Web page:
Lindsey Vonn continues to update fans on her progress as she works hard to get back in shape for the 2014 Winter Olympics in Sochi, Russia, next February.
On Sunday, the skiing champion shared an X-ray photo of her knee, recently repaired with surgery after her horrific fall while competing in the Alpine Ski World Championships on the slopes in Austria earlier this month. In the X-ray, a pin is clearly visible, having been placed to stabilize her knee.
“Check out the screw in my knee!! 2 week checkup went well, making progress! @gopro #screwyknee,” Vonn captioned the photo that she shared on Facebook, Twitter and Instagram.
Since having surgery on her right leg, where she suffered a torn ACL and MCL in her knee, as well as a broken bone, the Olympian has not seemed to rest or falter.
Vonn shared a photo of herself doing rehabilitation exercises with a medicine ball just day after surgery, her leg still in a gigantic cast.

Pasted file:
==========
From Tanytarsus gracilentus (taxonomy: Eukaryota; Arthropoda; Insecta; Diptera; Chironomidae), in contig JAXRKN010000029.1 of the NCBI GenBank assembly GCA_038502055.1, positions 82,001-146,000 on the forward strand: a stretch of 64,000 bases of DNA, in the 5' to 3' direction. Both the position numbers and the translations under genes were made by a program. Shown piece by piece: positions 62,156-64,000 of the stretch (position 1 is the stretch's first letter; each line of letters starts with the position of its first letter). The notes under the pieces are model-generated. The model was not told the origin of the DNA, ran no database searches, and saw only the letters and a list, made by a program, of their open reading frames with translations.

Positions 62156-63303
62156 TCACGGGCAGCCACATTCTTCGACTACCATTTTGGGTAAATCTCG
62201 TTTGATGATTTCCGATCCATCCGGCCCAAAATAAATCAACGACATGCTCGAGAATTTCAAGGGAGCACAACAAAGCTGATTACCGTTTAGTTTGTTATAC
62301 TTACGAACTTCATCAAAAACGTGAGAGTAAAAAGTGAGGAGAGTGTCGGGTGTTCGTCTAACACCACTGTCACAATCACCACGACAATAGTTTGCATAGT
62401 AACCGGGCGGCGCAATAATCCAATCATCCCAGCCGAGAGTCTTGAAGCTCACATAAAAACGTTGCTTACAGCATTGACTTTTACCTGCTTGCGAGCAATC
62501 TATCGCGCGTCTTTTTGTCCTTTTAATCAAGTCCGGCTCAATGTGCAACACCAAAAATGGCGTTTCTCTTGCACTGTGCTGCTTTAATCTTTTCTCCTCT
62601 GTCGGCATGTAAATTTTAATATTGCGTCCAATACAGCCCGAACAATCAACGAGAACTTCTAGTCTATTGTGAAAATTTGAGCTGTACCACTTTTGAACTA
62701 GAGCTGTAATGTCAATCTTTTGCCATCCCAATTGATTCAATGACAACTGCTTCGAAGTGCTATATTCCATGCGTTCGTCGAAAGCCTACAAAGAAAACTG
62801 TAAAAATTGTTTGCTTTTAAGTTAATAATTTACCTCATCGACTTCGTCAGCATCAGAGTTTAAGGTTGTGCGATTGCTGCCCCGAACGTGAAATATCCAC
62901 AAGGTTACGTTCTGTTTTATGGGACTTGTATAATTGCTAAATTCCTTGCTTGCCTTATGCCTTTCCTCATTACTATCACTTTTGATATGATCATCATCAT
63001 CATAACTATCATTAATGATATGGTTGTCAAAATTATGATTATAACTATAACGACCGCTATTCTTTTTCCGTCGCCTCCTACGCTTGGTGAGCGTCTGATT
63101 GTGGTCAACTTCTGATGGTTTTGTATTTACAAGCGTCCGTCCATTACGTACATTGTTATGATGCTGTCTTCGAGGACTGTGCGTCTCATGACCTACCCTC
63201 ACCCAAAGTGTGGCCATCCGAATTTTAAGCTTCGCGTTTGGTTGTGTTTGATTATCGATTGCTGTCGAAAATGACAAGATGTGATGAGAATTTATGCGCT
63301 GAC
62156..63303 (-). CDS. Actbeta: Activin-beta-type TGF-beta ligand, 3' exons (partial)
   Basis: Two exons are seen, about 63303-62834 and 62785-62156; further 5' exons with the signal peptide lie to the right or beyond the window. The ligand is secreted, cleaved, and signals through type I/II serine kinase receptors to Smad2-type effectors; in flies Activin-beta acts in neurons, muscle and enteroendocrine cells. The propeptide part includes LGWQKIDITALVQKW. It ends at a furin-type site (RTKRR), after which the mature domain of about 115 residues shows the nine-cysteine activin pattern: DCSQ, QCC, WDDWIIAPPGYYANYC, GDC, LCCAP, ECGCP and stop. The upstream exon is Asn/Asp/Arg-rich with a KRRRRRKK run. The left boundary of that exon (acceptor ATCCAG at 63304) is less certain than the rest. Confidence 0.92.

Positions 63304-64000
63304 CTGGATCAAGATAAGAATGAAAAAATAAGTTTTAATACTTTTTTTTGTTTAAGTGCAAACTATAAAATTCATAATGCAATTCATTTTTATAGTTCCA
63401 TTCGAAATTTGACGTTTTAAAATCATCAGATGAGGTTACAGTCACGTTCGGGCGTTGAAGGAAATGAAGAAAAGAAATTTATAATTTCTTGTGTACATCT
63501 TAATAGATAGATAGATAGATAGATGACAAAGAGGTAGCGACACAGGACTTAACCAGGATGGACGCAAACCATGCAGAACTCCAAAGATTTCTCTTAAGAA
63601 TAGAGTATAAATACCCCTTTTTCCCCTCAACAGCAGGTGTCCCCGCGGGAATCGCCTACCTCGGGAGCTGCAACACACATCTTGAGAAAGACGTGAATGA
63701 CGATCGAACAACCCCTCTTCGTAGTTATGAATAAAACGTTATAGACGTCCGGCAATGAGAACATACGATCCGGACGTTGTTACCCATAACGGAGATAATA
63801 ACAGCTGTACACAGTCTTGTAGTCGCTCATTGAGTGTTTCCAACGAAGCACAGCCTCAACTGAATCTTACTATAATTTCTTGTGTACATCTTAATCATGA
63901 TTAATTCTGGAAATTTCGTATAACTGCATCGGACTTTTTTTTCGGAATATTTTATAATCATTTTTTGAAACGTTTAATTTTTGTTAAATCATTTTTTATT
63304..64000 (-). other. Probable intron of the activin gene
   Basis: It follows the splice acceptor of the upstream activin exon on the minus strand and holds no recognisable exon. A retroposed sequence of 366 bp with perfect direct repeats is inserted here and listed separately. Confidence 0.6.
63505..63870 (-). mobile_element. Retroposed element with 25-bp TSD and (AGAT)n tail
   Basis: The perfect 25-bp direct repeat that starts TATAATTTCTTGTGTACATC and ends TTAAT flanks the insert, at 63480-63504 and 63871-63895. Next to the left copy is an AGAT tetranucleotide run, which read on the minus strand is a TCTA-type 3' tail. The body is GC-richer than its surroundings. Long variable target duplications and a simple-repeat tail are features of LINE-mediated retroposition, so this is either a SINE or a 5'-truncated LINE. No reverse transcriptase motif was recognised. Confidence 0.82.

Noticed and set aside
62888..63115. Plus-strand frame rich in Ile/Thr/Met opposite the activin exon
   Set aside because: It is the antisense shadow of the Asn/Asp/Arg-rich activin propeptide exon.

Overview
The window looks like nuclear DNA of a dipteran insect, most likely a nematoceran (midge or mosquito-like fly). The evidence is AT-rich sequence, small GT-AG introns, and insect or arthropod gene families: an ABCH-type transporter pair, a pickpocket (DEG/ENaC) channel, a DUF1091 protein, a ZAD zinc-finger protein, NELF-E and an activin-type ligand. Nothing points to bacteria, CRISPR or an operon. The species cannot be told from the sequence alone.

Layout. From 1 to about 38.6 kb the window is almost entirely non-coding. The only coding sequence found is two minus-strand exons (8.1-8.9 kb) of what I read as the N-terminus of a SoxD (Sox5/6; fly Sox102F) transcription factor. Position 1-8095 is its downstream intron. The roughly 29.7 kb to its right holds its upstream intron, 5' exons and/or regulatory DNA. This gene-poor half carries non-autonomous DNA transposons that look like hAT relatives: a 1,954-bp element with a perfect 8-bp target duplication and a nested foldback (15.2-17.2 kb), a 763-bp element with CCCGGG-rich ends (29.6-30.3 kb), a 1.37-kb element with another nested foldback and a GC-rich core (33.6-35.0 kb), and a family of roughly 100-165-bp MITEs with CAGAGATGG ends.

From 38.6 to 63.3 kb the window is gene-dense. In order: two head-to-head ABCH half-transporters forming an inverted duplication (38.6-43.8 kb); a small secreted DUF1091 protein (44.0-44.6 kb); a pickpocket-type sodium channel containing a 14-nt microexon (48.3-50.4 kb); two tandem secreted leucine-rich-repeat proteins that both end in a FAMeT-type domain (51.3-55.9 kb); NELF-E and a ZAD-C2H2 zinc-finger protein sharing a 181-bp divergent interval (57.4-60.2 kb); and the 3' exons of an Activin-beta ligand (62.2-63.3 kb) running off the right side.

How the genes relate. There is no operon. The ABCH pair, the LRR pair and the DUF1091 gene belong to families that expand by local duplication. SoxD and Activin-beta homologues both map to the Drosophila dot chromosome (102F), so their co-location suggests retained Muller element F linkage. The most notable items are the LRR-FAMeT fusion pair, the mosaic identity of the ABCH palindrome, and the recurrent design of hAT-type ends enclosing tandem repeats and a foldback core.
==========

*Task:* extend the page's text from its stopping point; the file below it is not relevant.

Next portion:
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With Red Bull as her sponsor, Vonn trained next to a bottle of the energy drink, and the photo caption reads “Not letting obstacles stand in your way #givesyouwings.” Von added, “When you fall, get back up!!”
Days later, she shared a photo of her leg out of its cast for the first time, which she captioned, “My knee looks...um...not very good.... #longskirtsthissummer #ugh.”
Doctors have giving Vonn a fairly good prognosis, with Dr. Bill Sterett, the physician for the U.S. Ski Team that performed her surgery, saying at the time that her surgery was a success.
“The overall success rate for ACL/MCL surgery is very good. Modern surgical techniques combined with aggressive rehabilitation will help Lindsey make a full recovery,” Sterett said in a statement. “She will do everything in her power to return as quickly as possible to competitive skiing.”
Vonn has also spoken out about her accident, stating that the organizers of the Alpine Ski World Championships should have postponed the super-G race due to bad weather conditions.
"I do not think the jury made the right call," Vonn said in a conference call, according to the Associated Press. "It was definitely not safe to run with that fog."
The skier said loose snow also played a part in her crash, saying that as she landed on a patch of snow much softer than the rest, her right ski stopped abruptly, causing her leg to buckle and, after which she flipped over her ski tips.
"I feel like that loose snow was 100 percent the reason why I crashed," Vonn said.